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Thread: Gas powered 12Volt charger

  1. #1

    Default Gas powered 12Volt charger

    You would think there would be a ton of these things, a simple gas powered 12volt charger. What is easy to find is the 120AC/12V generators like the Honda e1000. The e1000 puts out less than 10amps on the 12V DC line. A car's alternator can put out from 50amps to 100+amps. The examples below put out 50 or 55amps, but there are versions that go beyond 100amps charging.

    What I am thinking is getting is getting a 12V gas powered charger for my camper. My camper already has a 2000 watt A/C inverter that runs from 4 6V batteries. For extended dry camping, it would be nice to recharge the batteries in a few hours. Using solar is mixed, especially in highly wooded areas. Charging the batteries with my truck would take about 40hours (10amp/hrs for 40 hours for 400amp/hr battery pack).

    So, after a search, I found serveral gas powered 12V chargers. The best one that I like seems to be only in Australia. No idea of the cost.

    http://www.christieengineering.com.au/2.5hp.htm

    The next one is a chinese knock off that I can get for about $300, but I think available in the US. It has lower noise output than the one above.

    http://www.christieengineering.com.au/YK50A.htm

    There are plans to make your own with a simple lawnmower engine and an alternator.

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    pskhaat's Avatar
    pskhaat is offline Expedition Portal Moderator 2005 Expedition Trophy Champion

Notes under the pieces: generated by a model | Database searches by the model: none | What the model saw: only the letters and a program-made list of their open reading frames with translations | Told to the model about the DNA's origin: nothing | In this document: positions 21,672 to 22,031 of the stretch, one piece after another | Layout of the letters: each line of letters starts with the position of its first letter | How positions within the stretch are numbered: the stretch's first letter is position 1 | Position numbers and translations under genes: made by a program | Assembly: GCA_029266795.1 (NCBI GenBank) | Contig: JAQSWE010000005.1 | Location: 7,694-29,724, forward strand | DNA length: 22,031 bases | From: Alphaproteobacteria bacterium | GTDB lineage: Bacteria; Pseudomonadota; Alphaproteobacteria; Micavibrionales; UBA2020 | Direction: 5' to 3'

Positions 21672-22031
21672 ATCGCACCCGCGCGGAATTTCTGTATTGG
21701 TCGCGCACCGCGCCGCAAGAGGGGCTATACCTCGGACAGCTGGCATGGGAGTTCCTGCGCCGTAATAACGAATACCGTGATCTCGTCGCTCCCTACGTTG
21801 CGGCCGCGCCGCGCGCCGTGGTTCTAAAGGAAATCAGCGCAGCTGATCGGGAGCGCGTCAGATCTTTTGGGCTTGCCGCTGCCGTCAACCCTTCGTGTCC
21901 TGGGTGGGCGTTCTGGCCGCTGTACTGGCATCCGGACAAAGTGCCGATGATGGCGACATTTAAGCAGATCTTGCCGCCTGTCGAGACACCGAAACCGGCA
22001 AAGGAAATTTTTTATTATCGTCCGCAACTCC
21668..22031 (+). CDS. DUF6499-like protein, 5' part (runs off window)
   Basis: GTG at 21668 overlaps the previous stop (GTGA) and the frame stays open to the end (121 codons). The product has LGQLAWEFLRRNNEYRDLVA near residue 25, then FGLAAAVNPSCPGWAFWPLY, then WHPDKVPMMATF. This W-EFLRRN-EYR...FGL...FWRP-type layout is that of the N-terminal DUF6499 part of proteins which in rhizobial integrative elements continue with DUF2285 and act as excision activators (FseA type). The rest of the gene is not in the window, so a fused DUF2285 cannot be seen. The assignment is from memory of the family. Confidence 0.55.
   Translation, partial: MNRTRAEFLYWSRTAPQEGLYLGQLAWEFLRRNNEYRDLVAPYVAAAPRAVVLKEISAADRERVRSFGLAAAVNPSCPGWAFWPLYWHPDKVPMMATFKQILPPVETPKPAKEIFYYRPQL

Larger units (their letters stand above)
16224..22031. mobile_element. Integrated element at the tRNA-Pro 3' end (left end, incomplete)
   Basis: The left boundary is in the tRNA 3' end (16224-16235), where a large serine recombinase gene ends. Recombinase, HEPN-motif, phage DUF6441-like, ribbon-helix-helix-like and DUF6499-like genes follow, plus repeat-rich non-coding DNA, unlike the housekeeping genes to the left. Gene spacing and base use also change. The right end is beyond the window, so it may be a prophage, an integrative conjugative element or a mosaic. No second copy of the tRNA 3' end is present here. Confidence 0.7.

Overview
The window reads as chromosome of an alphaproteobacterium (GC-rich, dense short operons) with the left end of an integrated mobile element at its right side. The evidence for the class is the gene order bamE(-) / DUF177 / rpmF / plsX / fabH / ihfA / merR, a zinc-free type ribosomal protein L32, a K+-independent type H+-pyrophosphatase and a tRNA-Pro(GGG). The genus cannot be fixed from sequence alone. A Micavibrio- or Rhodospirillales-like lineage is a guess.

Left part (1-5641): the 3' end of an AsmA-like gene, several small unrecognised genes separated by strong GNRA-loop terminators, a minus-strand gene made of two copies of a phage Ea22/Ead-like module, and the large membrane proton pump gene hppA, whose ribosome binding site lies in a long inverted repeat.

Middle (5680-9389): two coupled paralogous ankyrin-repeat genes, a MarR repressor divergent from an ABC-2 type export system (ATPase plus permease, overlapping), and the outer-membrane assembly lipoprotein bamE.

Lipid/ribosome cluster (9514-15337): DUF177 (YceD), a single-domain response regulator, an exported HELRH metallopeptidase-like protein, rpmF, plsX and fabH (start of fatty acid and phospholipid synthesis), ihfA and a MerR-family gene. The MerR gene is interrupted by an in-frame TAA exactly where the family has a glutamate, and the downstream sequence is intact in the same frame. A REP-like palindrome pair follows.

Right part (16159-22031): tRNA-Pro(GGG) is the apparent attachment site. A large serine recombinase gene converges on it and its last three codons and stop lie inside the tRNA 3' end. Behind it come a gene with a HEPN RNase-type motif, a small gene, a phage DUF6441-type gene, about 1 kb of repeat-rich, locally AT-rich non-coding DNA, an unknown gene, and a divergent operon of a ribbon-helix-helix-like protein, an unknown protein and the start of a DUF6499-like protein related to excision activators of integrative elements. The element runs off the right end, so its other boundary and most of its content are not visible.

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    Quote Originally Posted by kbellve
    There are plans to make your own with a simple lawnmower engine and an alternator.
    Cool product! I was going to say that I've seen a few DIY kits to attach a single-wire alternator to a small Briggs&Stratton. It'd be interesting to use a redundant matching alternator from the vehcile that could be poached if need be.
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    Edit: Pskhaat types faster than I do...

    Just thought I'd include a link to a site with info on homebuilt DC generators:

    http://theepicenter.com/tow02077.html

    They sell parts.

    Also, another option I am planning on investigating would be to get a mil surplus 28V DC generator and regulate it to 12V.

    But I think a home-made one could be smaller than the mil surplus units, and easier to maintain from a parts availability standpoint. Another advantatge to the home-built is that you could use the same model of alternator on both the genset and on your vehicle, so if your vehicle alternator goes out you swap out with the genset.

  5. #5
    US seller of the chinese knockoff:
    http://www.batteriesareus.com/index....oducts_id=6730

    Here is a version made in the USA, but expensive:
    http://www.epowerchargerboosters.com/page2.html

  6. #6
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    I am wondering about the purpose of having a gas powered 12V charger?

    Surely not to bring on an expedition? I have dual batteries in my rig and I can force the second battery on if I had to give myself a jump start.

    Bringing along a AC generator and a (AC-powered) good battery charger might give you more use out of the generator than a 12 volt specific unit where you had to run an inefficient DC to AC inverter.
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  7. #7
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    Quote Originally Posted by teotwaki